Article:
Braun colour choices – placing function above beauty
Braun design never placed beauty above function. Still, the aesthetically pleasing appearance of the products cannot be overstated. When the audio category first launched in the middle of the 20th century, attached objects sported a look that was completely novel to the time, its society and its market.
Braun got rid of unnecessary adornments and embellishments, overhauling the antiquated, furniture-like visual standard of contemporary pieces. The bareness of the products was arguably most evident in their lack of colour. With a primary palette of subtle blacks, pale greys and off whites, flamboyant tones weren’t a frequent sight in the Braun catalogue.
Of course, Dieter Rams was instrumental to what is now understood as classic Braun design. Careful in his use of colour, he advocated the benefit of applying it if it told the user something. The ET 66 calculator, featuring a yellow equals symbol as the only colour-coded element outside the standard green/red for on/off, is a striking example of this.
Giving everyday products a flashy appearance makes them ‘too dominating‘ in a space, and ‘design shouldn’t be dominating,’ Rams says. Still, if he felt an all-colour aesthetic would fit a product, he didn’t shy away from making it so either. His HLD 4 hairdryer from 1970, for instance, came in red, yellow and blue. Other colour creations carrying the Braun name include the 1973 T 3 table lighter, 1969 KMM 2 coffee grinder and, more recently, various analogue alarm clocks.
The overriding colour chart remained unassumingly neutral throughout the years, however. Braun products offered unprecedented coherence and consistency in their execution: For 40 years, from 1955 to 1995, they were created by more or less the same team under the same head of department using the same methods.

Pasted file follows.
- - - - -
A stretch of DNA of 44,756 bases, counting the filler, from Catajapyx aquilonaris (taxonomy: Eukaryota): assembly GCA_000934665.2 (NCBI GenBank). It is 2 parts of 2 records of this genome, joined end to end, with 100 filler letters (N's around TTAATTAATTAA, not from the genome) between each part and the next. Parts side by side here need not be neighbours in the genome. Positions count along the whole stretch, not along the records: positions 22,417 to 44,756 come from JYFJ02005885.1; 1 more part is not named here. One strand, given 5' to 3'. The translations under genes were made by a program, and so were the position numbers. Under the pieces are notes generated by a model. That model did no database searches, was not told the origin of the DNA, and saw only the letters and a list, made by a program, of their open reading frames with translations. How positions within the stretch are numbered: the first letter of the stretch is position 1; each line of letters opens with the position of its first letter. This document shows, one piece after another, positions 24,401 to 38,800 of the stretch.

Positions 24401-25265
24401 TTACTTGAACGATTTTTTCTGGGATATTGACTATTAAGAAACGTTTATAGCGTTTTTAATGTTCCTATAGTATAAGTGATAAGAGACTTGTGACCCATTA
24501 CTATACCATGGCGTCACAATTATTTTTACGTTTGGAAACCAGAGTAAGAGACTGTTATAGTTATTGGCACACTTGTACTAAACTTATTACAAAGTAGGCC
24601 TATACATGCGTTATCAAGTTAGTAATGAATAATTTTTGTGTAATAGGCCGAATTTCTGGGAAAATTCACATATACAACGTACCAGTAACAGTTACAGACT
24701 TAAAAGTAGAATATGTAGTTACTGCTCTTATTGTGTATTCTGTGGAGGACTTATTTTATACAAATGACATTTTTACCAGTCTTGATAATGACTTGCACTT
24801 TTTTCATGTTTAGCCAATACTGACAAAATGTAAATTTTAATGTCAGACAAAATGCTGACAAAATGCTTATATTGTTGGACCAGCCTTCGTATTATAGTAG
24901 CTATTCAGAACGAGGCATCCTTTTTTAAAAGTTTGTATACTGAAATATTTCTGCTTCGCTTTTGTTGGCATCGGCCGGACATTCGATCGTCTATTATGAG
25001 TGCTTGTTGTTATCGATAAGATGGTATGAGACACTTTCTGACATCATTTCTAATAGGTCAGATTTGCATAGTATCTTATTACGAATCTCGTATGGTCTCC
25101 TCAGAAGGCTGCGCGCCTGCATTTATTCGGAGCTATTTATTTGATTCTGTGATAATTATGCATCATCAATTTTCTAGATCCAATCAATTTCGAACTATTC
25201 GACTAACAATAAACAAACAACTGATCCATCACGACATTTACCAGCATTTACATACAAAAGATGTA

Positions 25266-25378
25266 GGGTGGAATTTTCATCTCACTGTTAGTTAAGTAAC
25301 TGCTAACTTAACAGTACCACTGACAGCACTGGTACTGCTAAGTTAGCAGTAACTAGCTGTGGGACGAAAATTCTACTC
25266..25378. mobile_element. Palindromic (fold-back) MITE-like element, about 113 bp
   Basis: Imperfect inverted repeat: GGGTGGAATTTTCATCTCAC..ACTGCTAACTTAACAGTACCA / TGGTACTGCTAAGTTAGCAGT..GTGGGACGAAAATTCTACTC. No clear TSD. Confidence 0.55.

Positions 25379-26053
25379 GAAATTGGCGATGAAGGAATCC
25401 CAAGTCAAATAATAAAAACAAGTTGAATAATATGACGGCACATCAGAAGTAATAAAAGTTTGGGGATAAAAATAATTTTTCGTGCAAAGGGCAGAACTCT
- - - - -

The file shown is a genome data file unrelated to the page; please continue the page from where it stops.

It is completely logical that the resulting signature look would be an unmistakeable one. Nothing about the design – the simple, very reduced aesthetic that seems so natural and yet so hard to replicate – feels processed or contrived. Examining the Braun menthod, whether that’s in regards to construction, language or presentation, there is one shared characteristic that springs to mind: eloquence.
The contemporary speaker line conforms with past approaches to colour design. We opted for neutral black and white shades as the base and added subtle hues of colour to signal a specific speaker activity. For instance, orange dots mean the microphone is off, while white indicates processing of a voice command. When pairing with Bluetooth, the light sequence turns blue.
We kept the speaker grille uniform for both colour variants; however, visual singularities become apparent from other viewing angles. The black LEs are stripped down to their essence, bold without being intrusive to your home decor. The white speakers in their minimalist execution exhibit the perfect interplay of light and dark.